(3-0) Cr. 3.

*Prereq: COM S 336 or permission of instructor*

Students will learn video game programming using current game engine interfaces with real hardware. Particular attention is paid to the console architecture, development environment, tool chains, 2D graphics, 3D graphics, controllers, memory management, and audio systems. Students will complete the course by writing a simple game that runs on console hardware.

(Dual-listed with COM S 540). (3-1) Cr. 3.

*Prereq: COM S 331, COM S 342, ENGL 250, SP CM 212; for graduate credit: graduate standing or permission of instructor*

Theory of compiling and implementation issues of programming languages. Programming projects leading to the construction of a compiler. Projects with different difficulty levels will be given for 440 and 540. Topics: lexical, syntax and semantic analyses, syntax-directed translation, runtime environment and library support. Written reports.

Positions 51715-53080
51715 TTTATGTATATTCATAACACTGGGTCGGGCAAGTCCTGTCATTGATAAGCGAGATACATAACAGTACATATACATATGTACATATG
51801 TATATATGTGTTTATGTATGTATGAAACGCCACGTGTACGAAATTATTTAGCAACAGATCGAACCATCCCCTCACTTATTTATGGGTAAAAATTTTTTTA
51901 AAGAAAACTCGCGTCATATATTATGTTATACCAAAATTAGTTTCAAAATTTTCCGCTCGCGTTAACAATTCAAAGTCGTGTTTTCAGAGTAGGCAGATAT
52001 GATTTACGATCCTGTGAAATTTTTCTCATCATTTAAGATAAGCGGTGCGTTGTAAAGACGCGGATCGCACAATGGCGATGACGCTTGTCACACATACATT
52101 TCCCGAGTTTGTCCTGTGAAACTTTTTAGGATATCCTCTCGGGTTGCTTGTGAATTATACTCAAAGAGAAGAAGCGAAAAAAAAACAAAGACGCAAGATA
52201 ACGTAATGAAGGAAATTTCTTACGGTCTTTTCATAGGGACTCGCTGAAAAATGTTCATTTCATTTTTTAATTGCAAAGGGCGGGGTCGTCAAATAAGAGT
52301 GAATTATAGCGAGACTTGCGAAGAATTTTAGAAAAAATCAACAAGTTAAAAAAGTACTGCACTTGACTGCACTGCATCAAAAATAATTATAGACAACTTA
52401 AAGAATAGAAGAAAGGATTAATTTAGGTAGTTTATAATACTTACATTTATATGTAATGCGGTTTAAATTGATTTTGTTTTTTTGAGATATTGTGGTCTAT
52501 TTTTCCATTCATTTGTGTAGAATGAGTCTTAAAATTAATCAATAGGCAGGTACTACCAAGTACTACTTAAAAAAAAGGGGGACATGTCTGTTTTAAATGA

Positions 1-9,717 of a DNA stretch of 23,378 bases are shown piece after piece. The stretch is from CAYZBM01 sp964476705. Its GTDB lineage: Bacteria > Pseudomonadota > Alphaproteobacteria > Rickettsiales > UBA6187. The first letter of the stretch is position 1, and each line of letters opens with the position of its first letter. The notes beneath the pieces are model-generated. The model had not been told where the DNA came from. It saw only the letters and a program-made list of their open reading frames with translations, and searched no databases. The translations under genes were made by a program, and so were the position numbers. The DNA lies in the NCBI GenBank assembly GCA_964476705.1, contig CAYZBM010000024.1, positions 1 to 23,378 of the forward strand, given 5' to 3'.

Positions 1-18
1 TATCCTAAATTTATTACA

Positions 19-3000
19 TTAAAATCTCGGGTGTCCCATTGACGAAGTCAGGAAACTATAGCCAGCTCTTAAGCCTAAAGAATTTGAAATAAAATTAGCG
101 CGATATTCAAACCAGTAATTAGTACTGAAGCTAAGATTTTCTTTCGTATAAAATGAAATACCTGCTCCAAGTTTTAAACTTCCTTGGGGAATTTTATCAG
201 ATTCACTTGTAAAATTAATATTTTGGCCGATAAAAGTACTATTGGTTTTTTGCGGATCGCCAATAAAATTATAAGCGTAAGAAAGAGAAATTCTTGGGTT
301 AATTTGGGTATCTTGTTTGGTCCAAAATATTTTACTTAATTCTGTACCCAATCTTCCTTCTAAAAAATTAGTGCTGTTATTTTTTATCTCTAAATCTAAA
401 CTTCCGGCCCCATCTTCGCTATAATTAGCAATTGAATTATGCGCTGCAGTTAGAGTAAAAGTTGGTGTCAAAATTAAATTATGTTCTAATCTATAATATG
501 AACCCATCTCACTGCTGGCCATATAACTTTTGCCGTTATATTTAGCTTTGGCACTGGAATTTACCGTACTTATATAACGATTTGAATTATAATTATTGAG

(Dual-listed with COM S 541). (3-1) Cr. 3.

*Prereq: COM S 342 or COM S 440; for graduate credit: graduate standing or permission of instructor*

Survey of the goals and problems of language design. Formal and informal studies of a wide variety of programming language features including type systems. Creative use of functional and declarative programming paradigms.

(Cross-listed with BCB, BCBIO, BIOL, CPR E, GEN). (4-0) Cr. 4. F.

*Prereq: MATH 165 or STAT 401 or equivalent.*

Broad overview of bioinformatics with a significant problem-solving component, including hands-on practice using computational tools to solve a variety of biological problems. Topics include: bioinformatic data processing, Perl programming, genome assembly, database search, sequence alignment, gene prediction, next-generation sequencing, comparative and functional genomics, and systems biology.

(Dual-listed with COM S 554). (Cross-listed with CPR E). (3-1) Cr. 3.

*Prereq: COM S 311, COM S 352; for graduate credit: graduate standing or permission of instructor*

Theoretical and practical issues of design and implementation of distributed systems. The client server paradigm, inter-process communications, synchronization and concurrency control, naming, consistency and replication, fault tolerance, and distributed file systems. Graduate credit requires additional in-depth study of concepts. Programming projects and written reports.

(Dual-listed with COM S 555). (3-0) Cr. 3.

*Prereq: COM S 311 and COM S 230, STAT 330, ENGL 150, SP CM 212; for graduate credit: graduate standing or permission of instructor*